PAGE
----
Elyria Lorain County Eagle, August 31, 1859

Elyria Lorain County Eagle

August 31, 1859

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Issue date: Wednesday, August 31, 1859

Pages available: 4

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Publication name: Elyria Lorain County Eagle

Location: Elyria, Ohio

Pages available: 425

Years available: 1857 - 1861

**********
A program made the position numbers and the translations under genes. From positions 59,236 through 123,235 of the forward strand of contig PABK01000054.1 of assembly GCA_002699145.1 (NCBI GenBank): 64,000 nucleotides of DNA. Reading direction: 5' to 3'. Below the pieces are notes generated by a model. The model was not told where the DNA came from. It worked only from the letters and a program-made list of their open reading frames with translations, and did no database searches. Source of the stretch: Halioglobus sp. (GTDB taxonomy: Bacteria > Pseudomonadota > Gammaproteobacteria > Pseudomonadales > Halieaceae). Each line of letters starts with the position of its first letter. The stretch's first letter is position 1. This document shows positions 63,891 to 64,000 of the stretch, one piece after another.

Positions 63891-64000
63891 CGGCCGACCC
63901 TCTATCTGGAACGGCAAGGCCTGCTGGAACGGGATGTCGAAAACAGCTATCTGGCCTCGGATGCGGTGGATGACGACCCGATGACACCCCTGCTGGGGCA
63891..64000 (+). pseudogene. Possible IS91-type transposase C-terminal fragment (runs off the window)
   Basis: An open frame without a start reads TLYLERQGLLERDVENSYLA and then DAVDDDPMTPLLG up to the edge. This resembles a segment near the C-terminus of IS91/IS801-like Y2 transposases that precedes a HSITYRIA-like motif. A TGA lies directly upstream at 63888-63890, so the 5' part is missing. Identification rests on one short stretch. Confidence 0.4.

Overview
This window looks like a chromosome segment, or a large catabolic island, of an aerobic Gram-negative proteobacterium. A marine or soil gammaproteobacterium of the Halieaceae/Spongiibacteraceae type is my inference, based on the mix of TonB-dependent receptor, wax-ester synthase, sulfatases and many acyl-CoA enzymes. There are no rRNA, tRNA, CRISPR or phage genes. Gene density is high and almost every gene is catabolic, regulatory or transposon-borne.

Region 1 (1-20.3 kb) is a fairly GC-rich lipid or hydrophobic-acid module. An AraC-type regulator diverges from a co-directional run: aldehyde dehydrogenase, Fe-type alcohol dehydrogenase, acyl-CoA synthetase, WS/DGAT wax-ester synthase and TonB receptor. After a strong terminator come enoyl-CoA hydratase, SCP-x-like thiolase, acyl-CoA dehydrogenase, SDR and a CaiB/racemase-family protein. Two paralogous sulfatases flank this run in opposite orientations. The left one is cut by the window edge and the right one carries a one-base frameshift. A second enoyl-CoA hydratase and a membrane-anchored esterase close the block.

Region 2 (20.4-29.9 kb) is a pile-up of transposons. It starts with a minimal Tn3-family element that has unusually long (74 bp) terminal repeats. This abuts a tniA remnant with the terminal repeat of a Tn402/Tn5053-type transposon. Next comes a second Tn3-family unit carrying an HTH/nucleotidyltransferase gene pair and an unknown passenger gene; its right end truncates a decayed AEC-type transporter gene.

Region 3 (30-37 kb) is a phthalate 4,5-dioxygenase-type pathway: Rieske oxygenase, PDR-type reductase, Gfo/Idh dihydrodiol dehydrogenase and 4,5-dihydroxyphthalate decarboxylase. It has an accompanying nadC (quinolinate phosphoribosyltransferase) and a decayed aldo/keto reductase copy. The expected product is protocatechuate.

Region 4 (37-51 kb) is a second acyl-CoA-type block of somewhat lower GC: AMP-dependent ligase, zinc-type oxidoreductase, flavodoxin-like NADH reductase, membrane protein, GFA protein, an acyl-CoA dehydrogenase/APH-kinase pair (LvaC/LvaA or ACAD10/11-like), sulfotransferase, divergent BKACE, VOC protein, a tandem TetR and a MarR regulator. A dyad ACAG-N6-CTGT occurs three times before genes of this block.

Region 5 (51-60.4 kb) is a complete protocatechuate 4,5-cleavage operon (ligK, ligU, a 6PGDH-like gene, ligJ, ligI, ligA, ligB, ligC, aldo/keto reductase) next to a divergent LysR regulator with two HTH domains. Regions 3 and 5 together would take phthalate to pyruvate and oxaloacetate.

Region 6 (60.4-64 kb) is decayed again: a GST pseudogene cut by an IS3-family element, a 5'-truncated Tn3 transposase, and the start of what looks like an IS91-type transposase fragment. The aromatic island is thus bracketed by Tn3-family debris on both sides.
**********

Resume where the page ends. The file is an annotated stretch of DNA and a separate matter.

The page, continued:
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Lorain County Eagle, The (Newspaper) - August 31, 1859, Elyria, Ohio T. Proprietor. A FAMILY NEWSPAPER.-DEVOTED TO MORALITY, LITERATURE, AGRICULTURE. AND TO POLITICAL AND GENERAL INTELLIGENCE'. OJTE DOLLAB AND KFTY CEirra VOL. B. ELYRIA, LORAIN COUNTY, OHIO, WEDNESDAY, AUGUST 31, 1859, 23 BafcIUbe4 THE LOBAIN EAGLE 4 every Tuendnj, in the "Enele a of tbe Public Square .___ U. BURIELL. TERMS. 8150 attbtcribCES, delivered by Carfier, 175 A D V EBTiS ING. Oollsipot for lluree insertions, and twenty for Mch.mbsequent insertion Ion than throe _ .rCardifor ajTertiicu, one yoar...... additional Sduaro not exceeding ihrcs chadditional overthree, to be kdded. months, SO percent.to bo added. not icoompnmod with wnttra d iniertod iutil focbid, and charged acco _______ 0________ JOB PRINTING, t executed at this office, on reasonable terms, and short notice. __-__ 200 10 00 300 SO AtTORNET XT 1 A-W. FFlCIiof Prosecuting Eagln Bluet, lyria Ohio. No. 3 M. W. POND, i ADDLE, Haress, and Tiimk ITamif ur i cr at tho Irn Steamer building, Ely ia bio. iALDWIN, LAUNDON NELSON iu Foreign and Domestic Goods ]_J Dry Goods. Hardware, Wall paper, Boots nd Shnas, Grocuws. Carpets, Hats and Us sad Paints, Hay Tools. Ready-madecloth- >it, Ac., at the Old Cash Store, Klyria 0. VV. LAUNDON. LORD, WOOD, CO. MA.K0F.iC TORES, and wholesale and retail Jaalers in Foreign and and cbAcoo Eyria.Ohio. C- CHANEY, D DEALER in Groceriaa, Previsions, Wines, Liquors, otc. Mmsalf in readiness to do all kinds o Plate work. Filling, and Extracting Teeth. OAoa in DeWiU's Block. eliered Henry Bralford would think more of a dream, of wealth twice repeat- dtluiaof tho best prospects that ever resented business preferment. said is not a ool." said Mrs Graver hesitatingly, 'he is not a fool, certmnly." then, do you talk so of skedMnry. "Bui" there ho is comming low continued the girl. "Speak to him plainly, my said tfrs Ciaver. Mary made no answer, for she was a Utle mortified at tho ludicius turn which ler mother had given to !renmy though she nevur >ad heard him build any canlles in the ir out of such materials. Henry came with Ids usual pleasant minor, and sat down Mary, nnd uft r a lew words he preceived that some- hin'g wrong. said he, "have you been read- ng the sorrows of "No Henry but I have been listning o mothers lamentatt ons ver you. She "Never mind what she says, Mury, as perceive it is not very good; just listen o what I ha-, e to tell." "Well, what is it, Henry? I hope it is "Excellent, capital; it will bedelight- ul." "Do, then, do tell ma what it is last Sunday night, I dreamed 'Dreamed exclaimed Mary with a most dolorious sigh. "Aye dreamed." go on." "1 dreamed that I hud drawn ten icusand Collars, in the .Plymouth Lot- ery." "Well, what I dreamed the same Monday igiit, and on Tuesday niglit, and the umbers was 5, 4, 3 2, Well 1 sent ghttoBjston on Wednesday, and pur- liased the t.ckut, ana here it ia; yuu iiall keep it, M.iry, and when I go up to osion for the piize yuu shall go with ne." WM. Merchant Taylor, HATS and Caps, Fnrniahing Goods; Wo. 4 Commercial JSloek, one door east ot'Baldwin wharv and ship-yards. The war allowed theshipbuild- rig lay at the whaif. She was too clumsy for a privn- of little or no work amons: ers. ThC'hull of a line teer. "Mr. said that vessal Henry, 'what is Poor Mary smiled mornfnlly and re- roachingly. Henry left the house, and ent home saiislied that had made a ght disposition of the ticket. Day atier day did- Henry watch at the ost office to read the iirst report of the rawing; but day after passed withou. e desired inforrritition. At length one of the young men was eard m remark, that Henry Bradford ad shot ot ine omce, as it lie ad received some very strange intulh- enco "Mary, said Henry, "there is your llu-r'b paper and lookutthe 4, 3, thousand Mary tumed news was un- xpecied. "Lets go to said etthu money." 'The Prizes are payable thirty days af- er said Mary, looking at the ottom of the ticket. That night Mary told her mother of Jenry's luck. Graver seemed rather startled. Are you not pleased, asked ilary; "do you wish, to oppose oilier ob- lioles to our baid Mrs. Graver do you re- ollect the most uncomprpmisiiifj hootal- ity which father has" to iis utter abomination of money thus dis- ributed? This prize will be' worse to urn than poverty. Evur since they re- used to m-ike him a man iger in Flyui- th' Beach lottery he has set down the vhole as gam! ling, and every prize as devil's gift lor mischief; and to say the truih, most people begm to hold op- ninions with him." "Why moiher every body did not ask to be made a manager in the lottery." 'A'o no; but people may like your fath- er, arrive at a correct corvdubion Irom elfish considerations, and good opin- ions may become general without any special motive for change." The next day, Mary gave back to Hen- ry his ticket with an account of the con- versation with her mother. Henry was mortified at the result; he understood and appreciated the feelings of the "old aud, in any other per- son's case, he might have approved of 'She in worth twenty thousand dollars, said the owner and builder; "oho coal that ns she is, and she will bring twenty- five thousand the very hour peace id dtj- clarud." "Would you like the money for her at a cash pi would bo more ncceptible. But there is not uiteen thousand dollars in the country." Tho remarks of Mary about her fath- er's respect for a ship owner had running in Henry's head ever since thoy were uttered, and he beconed aside the owner. "Mr. said Henry, "I have a commission to fulfill, and, as you know I am not much of a business man, I must a-.k you to consider a proposiiion which I am abjut to make to you, and to ans- wer me explicitly. "Let me Lear your proposition." "I will give you ten thousand dollars ns she now lies." "And tho time of days. You cannot want the money sooner; the. river ia frozen over, and you u.juld make no use of the cash beforo tbat time." Mr. Holmes turned to said Bradford, nnd know Henry, that I am aware that you uave not the means of payment and also that you are not a person likely to be employed as an agent in such bus- iness, and yet 1 have confidence in your Henry explained fu'Iy to the ship ow- ner the sute of aff.iirs and exhibited to him the lottery ticket No 5, 4, 3, 2, But said Mr. Holmes, "there may be some mistake aujout the matter, or some failure of the lottery, by which I should lore." Henry explained his motives and wish- e-, and in two hours he held in his hand a bill of salu of Jiu brig Helvetia, which, as the papers were nut obtained, hu im- mediately runamud MARV, The condit- ion was, that Henry was to luld" tl'e ves- sel for forty days, and if, wit in that time, he should pay ten thou-and dollais, she was to be his; if not, shu was to re- vurt to Mr. Holmes, who, in the mean time, held' the ticket us a sort of colUt eral. The bill of sale, as I saw it, bore date the 5th ot Febiu.iry, ISlfl. Henry some distance from the ship-yard, awak- ng the arrival ot tho mail. The stage, at the usual hour, drove up, and the dri- ver said, as he handed the mail bag into ;ho house, that he guessed there was bet- ter news to-day than he had brought since the victory on the lakes. "Another victory, Mr. "No, not another "Can you tell said u dapperl ook- ng young gentleman, as hr slipped from the stage, "where I can find Mr. Holmes, the owner of ihe'biig "Mr. Holmes lives on the hill va.i the reply, "but it, is thought he does not own the Helvetiui now." "Has he sold "Yes." "I am sorry for is tho own- "Mr. young man whom yousoo reading the newspaper." The stranger stepped into the ind inquired of Henry whether he would ell the brig. Henry said that he would cheerfully iait with her. "At what "At the peace price." "Stages is said Mr. Wood- ward' the driver. "We will ride over to the :aid H'inry', "and converse on the mat- er as we go along." Henry .soon emerged from the stage coach, and hastened to Mr. Carver's. "You look say. have drawn another "Not another. I hope I" "Yes, and a Jaige one; I have sold he brig for twenty thousand dollars to a Boston house, and I am to be in Prymoth it four o'clock to get my pay at the bank.1' "But the brig was not yours, Henry. Surely you are not corcl not hold tiie brig after the mistake was iorrecied." "There is just where you are mistaken Mary. There is a bill of sale which al ows. of fony days from date for the pay- ment. Say nothing to any ienry, "and I will be with you before I sort of uristc-cracy. He weni day after day to look at h.s brig, wishing for the lime to pass away for ihe prize to be paid, but he said nothing yet to Mr. Car- One evening while Henry was talking with Mary, she a-ked him what he in- tended to do with his vessel when the forty days were up? "H5.J her, bend her sails, and then sell her, or send her to sea." "Why, Henry, it took the whole of the ticket to buy the hull and the stand- ing spars, and it will take half as much more to rig her and find canvass; and, beside that, how can you sell bar for more than Mr. Holmes Henry hesitated; he Imd not thought of that; but he did not doubt but it, would afl come right yet. Henry sit ing the next day on the quarter rail of his brig, looking at the mrists, well covered with snow and ice, nnd thinking of the better appearancu she would make when the ngg-er had done his duty. At length he lelt, the hand of Mr. Holmes upon.his shoulder, said the "1 am sorry to have bad news to tell you. llead lhat paragraph in the Boston Cen ine ticket drew the highest prize in the Plymouth Beach Lottery was 4, 5. 3, 2. We understand that a gent.leman of wealth in ihesouth- it. F. H. DIBBLE, MANUFACTURER of .dealer in Har- nccs, Baddies, Trunks, Valiecs, Cnrpet Bags, Shop o e door east of Jicdtugton table amily of Br-uSford had me; ease) H n- was want to excl.iim, ''luck is hing." Some years after that, twenty-five, n' east, as I was riding Into Plymoth, with Jradfoul and his grand daughter, I ru- to the anecdote, and the conclu- sion that "luck every thing." There may be something in said he; "but the HOPE, which I gither- ed while I had the ticket, with the be ief that Iliad a prize, the resolutions which I found whi'e sitting nnd gazing at the lofty spars of my brig, and lite ionfiding virtue, the filial piety and per- ccc love of Mary did all for me, and I should have buen rich without the brig; so, you sea it was hope, contemplation, woman's virtue, woman's piety, and wo- man's love, that made me what I am. And let me add, friend C., that you and owe more to woman than tho world to her. Let us at least do her ustiee. THE OLD SOLDIER'S ST03.Y. [FKOM ''DUMA'S is ST. o. sol- us in. myself opposite a door quite strange to' me. Durmg the entire walk tre had riot met a soul; ihe buildings seemed deser- ted. I fancied 1 saw two or three shad- ows flit past; but they disappeared in the obscurity. Tho door wits closed; my guide rapped upon it in a peculiar Wfly; it flew open, evidently by the assistance of some one on the other side. In, truth when we had passed, I distinctly saw a man close the door and follow us. Af- ter proceeding five hundred paces was rfnehed an open grating, which my guide and closed after us. I now remembered the tradition that n subterranean gallery connected the Bed Palace with the Granadiers' I saw we were-foiloffi g this gsllery.a'nd must be going to the ptilnce. Wa arriv- ed at a door like the one we had gone .through first. My guide knocked; it opened, and we found ourselvt-s opposite the which we ascended. It led into the offices of some large building- which was carefully heated. Then all my doubts ceased; I vras be- ing taken to the the empe- ror who sent _to fetch me. an insignia- cant subaltern 1 remembered the story of the young ensign whom he met in the street, nnd rased ia less than a quarter' of an hour to the rank of general. But I could not hope be summoned me for the same purpose. Whatever it might be, we soon reached a last door, before which a sentry was walking up and down. My guide put his hand on my shoulder, saying: care of your self; you will soon be in the presence of the emperor." He whispered to ihe sentry, who mov- ed on one tide. Then he opened th'e door by some secret spring, as it seemed to me. A little man, dressed in the Prus- sian fashion, with boots coming half way up to his coat faKing to his spurs', and weaiing u gigantic cock-hat, turned round of the noise 1 recognized the em- peror; it was not diffiult to do so, for lie reviewed us every day. 1 remembered that on the pievious day, his eye had rested upon me; he had called my cap- tain from thii ranks, and asked him some questions; then gave an officer of his suit some sharp and decided order. All this only seneJ to increase my apprehension. my conductor said, with a bow, "this is the young ensign with whom you desired to speak." The emperor neared me and as he was very short lie stood on tiptoe to look at me. Doubtlessly he recognized me as the person he wanted, for he noded his he and, adturningon his heal, said, you i would sooner have remained alo.ie with a lion in a den. The Emperor at first appeared to pay no attention to me; lie walked up and down with long stopping before an open window to take J square feet. I fancied by the light ot a breathe of fresh air, then reluming to j the lantern, that I saw a human form ia the table, he took a pinch of snutt. 1 it- 'Ihe governor remained on the last. reached the dry ground ere wc had ar- rived at the gates uf the fortrses dier asked the password, and let _, The sledge stopped at die governors door. The word given cmce again, -we entered house as we had done the fortress. "By the emperor's order I" Tl.Is com- mand soon aroused the governor, who came to us trying to hido his alarm to- neath a smile. With a man 1-ke Paul there was no more securiety for e is than for the captives, for ihe "hang- man than for the victims, lly guide made the governor a sign that he had fo do with mo, thc-a he regarded me with more attention, still he hesitated before youth doubtlessly surprised him. To put him at his ease. I gave him without word the easrjeror's order took it to a the and on recognizing it as the sigx nal of a secret order, he bowed, made an impreceptible sign of the cross, and opened it. He read the order, then turning to me, said: "You are to see 1" "I am you to see know." He remained a moment in thought. "You came in a he asked ma "Yes." many persona- will it hold "Three.1'' "Does this gentleman go with 9" he asked, pointing to my conductor. J. hesitated-, not knowinsr what to say. the latter will wait." "Very good: get ready a second sledge, choose four soldiers, let one take a lever; another a hammer, trad the last two hatchets." The man to whom the governor spoko went out directly. Then turning to me, he added: "Come and you shall see." We left the room with a turnkey be- hind us, and walked on till -we found our- selves opposite the prison. The govern- or pointed to a door. The jailor opened it went iu. and lighted a lantern. We followed. We went down ten steps, passed a row of dungeons; then down, ten more, but did not stop. At last we decended three more, and at length, slopped. The doors were numbered the governor stopped fttone No. He gave a "ilent signal; it seenied in this abode of the dead as if he had lost the p_ower of speech.- There was at this dme a frost of at least twenty degrees out side. At the depth where "we found frozen, and yet I wiped the pc-rspirauon from my brow. The door opened; we went down six steeps and slippery steps. and found ourselves in a dunsjeon of six had ample time to examine all the furni- ture and arrangements of the room, wInch Paul was afterwasds killed. Near one of the windows was a bureau; on it lay an open paper. At length the emperor appeared to remember my presence, and came up to me. His face soe.med to me furious as as he stopped ia front of me. he addressed me, thou knowest thou art only dust, and that I am I know not how I found strength to re-ply., "fou ara chosnn of the Lord the de- cider of the destiny of man. he growled. And turning his back on me he began walking up and down taking snuff furiously, till he resumed "Thou knowest that when I cammand, I must be obeyed, without ob- step, and said to the piisonsr, "Ri-e, and dress yourself." _ I had curiosity to know to whom this order was addressed. "Turn on the I said to the jail- or. and pallid old man I was just eighteen years of age, nnd had been serving for two years, in tbe regiment. The regiment, was stationed at the great building still standing oa the oth- er side of the Champ de Mars, opposite the summer Garden. Emperor J.Paul had resigned for thieo years, and lived in the Eed Palace which had just been completed. One niglit, when I had been refused leave, owing to some boyish piank, and was alone in the garden-room, asleep, 1 was aroused by a voice, whose breath swept along ray.face, and whispered in my ear' "Dmitri nnd fol- low 1 opened my eyes a man was feland ing before me, who repc-ated the invita- tion as soon as 1 awoke. "Followyou 1" I restated; "and where cannot tell you! Still, you may know that 1 came from the emperor." I shudder. From the emperor What could he want'of me, a poor ensign, of good fam ily, but too remote from the throne for my name ever to have reached the em- peror's ear. I remftmbered the gloomy Russian proverb, which originated in the timeof Ivan the terrible; "Near the Czar, near disath." iStill I d'ire not I leaped from the bed, and dressed my self. Then I looked attentively at the man who came to awake me. Although wrapped in his pelis-.e, I fancied I could servation, joi comment." "As one would obey God. Yes, sir, I know it." He looked at me fixedly. There was en expression in his eyes of so strange a character that I could not endure his looU, I tuvnad away. He seemed satisfi- ed with the influence he exercised over me; he attributed my conduct to respect, while it was disgusted. Then he went to the bureau, took the paper, read it once more, folded it, placed it in an en- velope, andcealed it, "not with the impe- rial cypher but with a ring on his lin- t then saw a thin rise up. He had evidently been immur- ed in this dungeon in the same clothes he had on when-arrested, but they had fallen off him peacemeai, and he was on- ly dressed in vagged pelisse. Through ihe rags his mted, bony, shivering pur- son could be seen. Perhaps this body had been covered "by splendid garments: perhaps the ribbons of tho most noble oders had once crossed his panting chest. At present he was only a living skeleton, that had lost rank, dignity, even name, (and was calk-d No. II. He rose, and wrapped himself ia the fragments of his fu.lisse without uttering a compl lint; his bo.'lv was bowed down, prison damp, lime, ba His eye was .almost menacing. "It is said the governor. ger hen he cnmo back to me. Though Mary respected her father too much to feel pleasure in Henry's new possession, yet she loved Henry too much not to feel deeply at his bitter dis- appomtment. "That said Henry, doubting- dream has not yet come to pass Some days after that; there was, as usual, a gathering at the postoffioe, at "Remember that 1 have chosen thee among a thousand to execute my orders he snid, "because I thought they would be well executed by thee." "I shall ever have before my eyes the obedience I o-H-e my I replied. "Good, good! remember that thou art but dust, and 1 am everything." "I wait your majesty's order.-." "Take this letter, carry it to the gov- ernor of the fortress, accompany him wherever he may be pleased to take thee, be present at what he does and come and tell I have seen.'" I took the pack with a bow. '1 have understandcst I have seen." t "Yes, sir." "Go." And he opened himself the door by which 1 liad entwed my conductor was Hvraitiiig me. The empuror closed the door after me, repeating; "Dust, dust, recognize and old Turkish slaj'O, first the barber, then the favori.e of the empe ror. This examination, however; was not long; by prolonging, it might have become dangerous. "lam ready." I said, after five- min- utes, as I fastened on my sword. My discomfiture was doubled when I w- my conductor, instead of-going to- wards the barrack-gale, descend a email -staircase leading into the cellerago. Ha ligbced our road with a species of dark lantern. turnings, t found dust I stood all hold. amazement on the thrcsh- "Come my conductor said tome. We left the palace by a different roule. A sk'dges was aw-aiting us in the court- yard; the gate of the palace'looking-on the Fontanba Bridge wa's opened, and the- sledgo started at a hand Wo .crosed and reached the hanks of the- Neva. Uur 'horses rushed upon the ice, and. guided bjr ihe.belfry of Peter and Paul, we TIT- en The night was gloomy, tho wind howledJp mournful and terrible r icaroejjf notiwd- w bad "come. He waa the first to go oat. The prisoner threw a- parting glance on his cell, his ctono bench, his water- and rotting s-raw. He uttered a sigh, yet it was impossible that he couid anything of this. Ho followed ,he governor, and passed befere me. J icver shall forget the glance he turned ipon me in pas.-ing, and the reproach hat was concentiated in it. "So it seemed to and already obeying I turned away; that glance had pierc- ed my heart like a dagger. He passed the door of the dungeon. How long il was since he entered it? Perhaps He did not know himself. He must have ceased for a long time measuring days nnd nights.. On reaching the governor's door we. found two sledges waiting. i'he prisoner was ordered into the one h.it brought us, and we followed iim, the governor by uis eide, I iu front. Che other sledges -was occupmd bv tbe bur soldiers. Where were we goinof I What wero we going to do I wss equally ignorant Iliad only to see, the action itself did not concern me. We started. Through m-y position the man's were between m'ne; I 'felt them tremble. The governor was wrapped in his furs; I was buttoned up in my rnilits- r-v frock, and yet the cold reached u t. The prisoner was almost naked, bat the governor had offered him no coverings. Jj'or a moment I thought of taking off at and offering it-to him the gov- ernor guessed my, intention. "It is-notwiSrlh -he said, Soon we reached tUo.-Ueira again, and our sledges took the" direction of CJron- stadt. Wind came off the BalUc.aad blew the our, faces, though our eyes had' grown ta we could noV ttc ;